Text engraving leaving bare areas

I am experimenting engraving text on 6061 anodized aluminum using a 90 degree diamond drag bit. My first experiment is engraving the letter A with a height of 5mm.

I’m engraving the letter with two toolpaths - A contour to outline the letter and a pocket to fill in the inside area. What’s happening is that the intersection of the horizontal and vertical parts of the letter are not being engraved. The toolpath shows these blank areas.

What do I need to do to get the entire inside of the letter engraved? Images attached.

BTW I tried using the MC Etcher 120 and it did a poor job of engraving, smearing metal on the outside of the letter.




The two sections of the letter can be connected by using boolean addition. May I ask why are you not using a textual letter (maybe turned into curves).!

Single letter (Arial typeface) turned into curves then engraving toolpath

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The font I was using, Bahnschrift, creates the letter with two parts. When I select the character in design mode the Boolean operations do not appear.

I’m new at this and did not know a using texture would be a better option.

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To convert Text to Curves (which can have Boolean operations applied), select the text, then perform ‘Offset Vectors’ on it, using a very small offset (for example, 0.0001 mm) - inside or outside doesn’t matter. Then, IMMEDIATELY ‘grab’ the selected objects and move them - this will move the ‘curves’ away from the text object.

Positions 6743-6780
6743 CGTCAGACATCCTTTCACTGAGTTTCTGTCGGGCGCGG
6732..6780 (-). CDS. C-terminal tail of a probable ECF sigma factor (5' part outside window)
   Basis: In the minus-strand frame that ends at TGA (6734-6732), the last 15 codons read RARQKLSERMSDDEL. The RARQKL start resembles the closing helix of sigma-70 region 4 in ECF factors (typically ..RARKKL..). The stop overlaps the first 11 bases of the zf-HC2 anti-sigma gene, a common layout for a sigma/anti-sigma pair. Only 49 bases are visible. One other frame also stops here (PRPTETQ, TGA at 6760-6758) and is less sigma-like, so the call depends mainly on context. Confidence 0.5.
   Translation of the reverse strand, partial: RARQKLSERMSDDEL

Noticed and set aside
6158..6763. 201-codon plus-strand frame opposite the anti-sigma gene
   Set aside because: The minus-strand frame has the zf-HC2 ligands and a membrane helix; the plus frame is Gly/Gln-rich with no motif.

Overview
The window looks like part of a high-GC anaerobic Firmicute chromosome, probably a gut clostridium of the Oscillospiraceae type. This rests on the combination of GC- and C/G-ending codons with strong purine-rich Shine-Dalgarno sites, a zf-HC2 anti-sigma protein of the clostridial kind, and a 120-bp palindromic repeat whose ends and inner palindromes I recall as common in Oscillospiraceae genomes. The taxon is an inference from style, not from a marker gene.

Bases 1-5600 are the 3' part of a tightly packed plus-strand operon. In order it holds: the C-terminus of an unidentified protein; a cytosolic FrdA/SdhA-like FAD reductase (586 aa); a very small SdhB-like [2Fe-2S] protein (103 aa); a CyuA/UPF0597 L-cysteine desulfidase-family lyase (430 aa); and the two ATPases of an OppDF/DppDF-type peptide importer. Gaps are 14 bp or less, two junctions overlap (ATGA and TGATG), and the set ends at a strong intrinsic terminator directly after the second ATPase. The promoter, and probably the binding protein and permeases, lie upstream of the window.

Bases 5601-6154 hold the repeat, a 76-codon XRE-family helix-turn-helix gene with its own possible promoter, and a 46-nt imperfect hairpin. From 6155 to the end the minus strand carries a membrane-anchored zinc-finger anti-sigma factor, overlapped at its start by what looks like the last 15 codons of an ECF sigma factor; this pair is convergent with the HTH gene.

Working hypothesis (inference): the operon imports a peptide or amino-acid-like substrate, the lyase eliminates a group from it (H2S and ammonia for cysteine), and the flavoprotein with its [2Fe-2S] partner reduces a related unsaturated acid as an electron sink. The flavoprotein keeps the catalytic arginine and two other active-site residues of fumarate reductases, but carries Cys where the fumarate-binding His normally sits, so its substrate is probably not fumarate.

You can use boolean operations on the new ‘Curves’.

I see. The typeface I had used to demonstrate the simplicity of the technique is very similar in profile to the Bahnschrift family, especially for the letter, ‘A’. As you have only shown the letter ‘A’ that was all I could use to inform me about what was required.

The font family is interesting in that it is a recently digitised typeface designed by Microsoft to be compliant with the DIN 1451 standard. Text in this font has one unusual characteristic. Regardless of the weight of the typeface used for a line of the same text, the line length will always be the same between the different weights in the family.

Notice how in the weight/axis illustration, the counter (the space enclosed by the crossbar) between the angled strokes defining the letter ‘A’ and the crossbar is variable. Once you have created curves from your text elements, the text itself becomes editable like any vector illustration. It is a useful attribute because a recipient does not have to own the typeface you have selected, in order to read it.

My judgement in this particular case was that Arial (as curves) would provide you with a near enough typeface and you could potentially edit it to make it fit your purposes.

This has gotten easier in the new CC6 beta, see: